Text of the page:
A Coaching Model By Monika Steimle, Leadership Coach, GERMANY
What lies behind us and what lies before us are tiny matters compared to what lies within us. Oliver Wendell Homes
The Coaching Model – Purpose-Paradigm-Path
The Coaching Model – PURPOSE-PARADIGM-PATH – describes my philosophy and coaching approach and gives insight into my thinking and the kind of coaching work they can expect when working with me. It’s not a detailed step-by-step description as every coaching journey is very unique, however, it gives you the opportunity to reflect if this overarching philosophy meets your need. If you want to learn more, I invite you to visit my website and schedule a discovery call.
My clients, leaders of corporations or entrepreneurs, come to me with questions about their leadership and how to lead in today’s challenging environment with purpose and authenticity. Often, they might experience a feeling of overwhelm in their day-to-day due to constant changes in their environments, the shift in leadership styles over the course of the last decade, and the impact COVID had on their teams and cultures. These organizational and environmental pressures might also evoke a deeper personal reflection on what they want for their professional life, what unique leadership style might fit into their world, or even what their higher purpose is.
In a nutshell, in my transformational leadership coaching, I guide my clients to create a new path forward by digging into internal sources for support and guidance. We first articulate the purpose for the change or transformation they want to create in their lives, we then look at the roadblocks, fears, or assumptions that stop them from activating this purpose. This leads us to deep work with their inner paradigms. Once explored deeply, the client develops a path forward to integrate new patterns (i.e., paradigm shift) toward the achievement of their purpose by creating lasting new habits.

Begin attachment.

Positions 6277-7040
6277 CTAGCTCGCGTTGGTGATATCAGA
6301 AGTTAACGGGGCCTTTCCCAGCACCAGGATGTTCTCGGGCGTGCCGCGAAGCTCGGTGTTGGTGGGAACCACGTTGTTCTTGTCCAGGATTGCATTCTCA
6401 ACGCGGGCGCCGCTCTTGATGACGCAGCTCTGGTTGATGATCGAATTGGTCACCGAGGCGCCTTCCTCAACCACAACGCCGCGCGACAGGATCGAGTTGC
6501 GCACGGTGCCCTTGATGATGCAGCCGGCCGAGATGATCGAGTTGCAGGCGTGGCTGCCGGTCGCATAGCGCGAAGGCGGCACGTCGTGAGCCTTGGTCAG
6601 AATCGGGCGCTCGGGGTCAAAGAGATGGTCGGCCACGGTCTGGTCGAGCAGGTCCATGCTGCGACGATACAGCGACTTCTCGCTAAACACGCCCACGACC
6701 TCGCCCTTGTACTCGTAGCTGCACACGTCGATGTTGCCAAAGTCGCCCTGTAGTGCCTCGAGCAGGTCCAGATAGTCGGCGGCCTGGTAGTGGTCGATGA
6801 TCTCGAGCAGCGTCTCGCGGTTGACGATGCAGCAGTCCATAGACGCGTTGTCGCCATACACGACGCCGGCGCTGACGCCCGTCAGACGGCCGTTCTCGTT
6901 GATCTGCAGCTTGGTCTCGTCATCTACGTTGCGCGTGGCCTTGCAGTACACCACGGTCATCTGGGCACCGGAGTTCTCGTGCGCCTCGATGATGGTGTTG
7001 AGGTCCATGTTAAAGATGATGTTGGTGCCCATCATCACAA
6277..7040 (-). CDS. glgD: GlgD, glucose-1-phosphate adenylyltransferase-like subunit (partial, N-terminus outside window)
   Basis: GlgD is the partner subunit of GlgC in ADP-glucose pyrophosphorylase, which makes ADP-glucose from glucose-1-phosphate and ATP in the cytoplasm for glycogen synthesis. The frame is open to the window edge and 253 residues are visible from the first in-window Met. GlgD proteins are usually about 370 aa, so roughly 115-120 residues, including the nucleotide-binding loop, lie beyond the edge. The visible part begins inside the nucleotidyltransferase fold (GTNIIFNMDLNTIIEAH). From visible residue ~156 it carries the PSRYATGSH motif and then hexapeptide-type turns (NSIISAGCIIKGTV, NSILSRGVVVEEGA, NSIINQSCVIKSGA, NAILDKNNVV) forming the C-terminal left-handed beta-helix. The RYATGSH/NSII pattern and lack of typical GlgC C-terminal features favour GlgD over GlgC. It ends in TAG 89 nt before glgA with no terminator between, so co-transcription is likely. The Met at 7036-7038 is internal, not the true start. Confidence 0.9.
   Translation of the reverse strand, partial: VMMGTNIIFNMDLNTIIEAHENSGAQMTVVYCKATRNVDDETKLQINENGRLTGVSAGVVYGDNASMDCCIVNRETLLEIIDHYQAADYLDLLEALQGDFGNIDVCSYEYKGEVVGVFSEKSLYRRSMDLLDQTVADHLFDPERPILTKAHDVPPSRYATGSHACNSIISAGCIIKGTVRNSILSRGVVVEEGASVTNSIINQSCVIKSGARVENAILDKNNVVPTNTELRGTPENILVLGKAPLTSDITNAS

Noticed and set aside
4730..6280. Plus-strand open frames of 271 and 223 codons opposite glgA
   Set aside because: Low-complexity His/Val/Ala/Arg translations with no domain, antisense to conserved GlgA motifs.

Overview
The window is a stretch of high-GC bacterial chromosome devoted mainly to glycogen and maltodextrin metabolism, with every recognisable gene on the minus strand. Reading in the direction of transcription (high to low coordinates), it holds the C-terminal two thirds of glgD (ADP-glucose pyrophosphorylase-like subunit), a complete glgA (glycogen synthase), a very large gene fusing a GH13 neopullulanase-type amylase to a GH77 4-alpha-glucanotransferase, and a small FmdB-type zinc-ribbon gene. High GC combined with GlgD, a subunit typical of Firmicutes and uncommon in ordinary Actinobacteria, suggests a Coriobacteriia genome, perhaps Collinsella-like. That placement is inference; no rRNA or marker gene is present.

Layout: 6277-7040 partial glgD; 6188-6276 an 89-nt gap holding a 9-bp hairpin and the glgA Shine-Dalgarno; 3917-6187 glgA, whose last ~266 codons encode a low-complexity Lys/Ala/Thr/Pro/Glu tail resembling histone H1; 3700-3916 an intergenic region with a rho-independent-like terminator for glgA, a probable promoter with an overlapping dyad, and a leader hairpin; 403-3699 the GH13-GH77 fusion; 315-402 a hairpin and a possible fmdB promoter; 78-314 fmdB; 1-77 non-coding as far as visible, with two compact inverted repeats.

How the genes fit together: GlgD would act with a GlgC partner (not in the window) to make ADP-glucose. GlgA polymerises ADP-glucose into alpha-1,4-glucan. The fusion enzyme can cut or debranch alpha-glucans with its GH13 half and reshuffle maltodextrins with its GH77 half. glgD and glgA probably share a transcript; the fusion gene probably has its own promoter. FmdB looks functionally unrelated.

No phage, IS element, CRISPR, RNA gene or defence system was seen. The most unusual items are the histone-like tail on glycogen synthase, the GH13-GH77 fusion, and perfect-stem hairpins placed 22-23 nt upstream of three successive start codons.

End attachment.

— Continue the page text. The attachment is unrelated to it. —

To provide you with a more detailed understanding of my coaching model, I next discuss the core concepts (i.e., purpose, paradigm, path forward) of my coaching model in detail and then present the main steps of an exemplary coaching journey based on my P3-model.
The Purpose-Paradigm-Path Coaching Model
Purpose or higher Purpose -Defining the purpose can be as ‘simple’ as defining the reason (the why) a certain change or transformation must take place. It might also involve a deeper search for meaning and what the person is here in this world to impact and what their unique quest is. In other words, finding higher a higher purpose. Depending on how deeply a client wants to explore their purpose, I offer a journey to find and articulate this purpose.
Personal Paradigm – “A paradigm is a mental model that guides how we think and act. In the context of society, it shapes the norms and expectations for behavior in that society or culture. In the context of an individual, it shapes the person’s particular behavior or set of behaviors… a personal paradigm is a set of beliefs, assumptions, theories or points of view that shape the choices each person makes.” (Dr. Keith Merron, The Art of Transformational Coaching, Nov. 2020)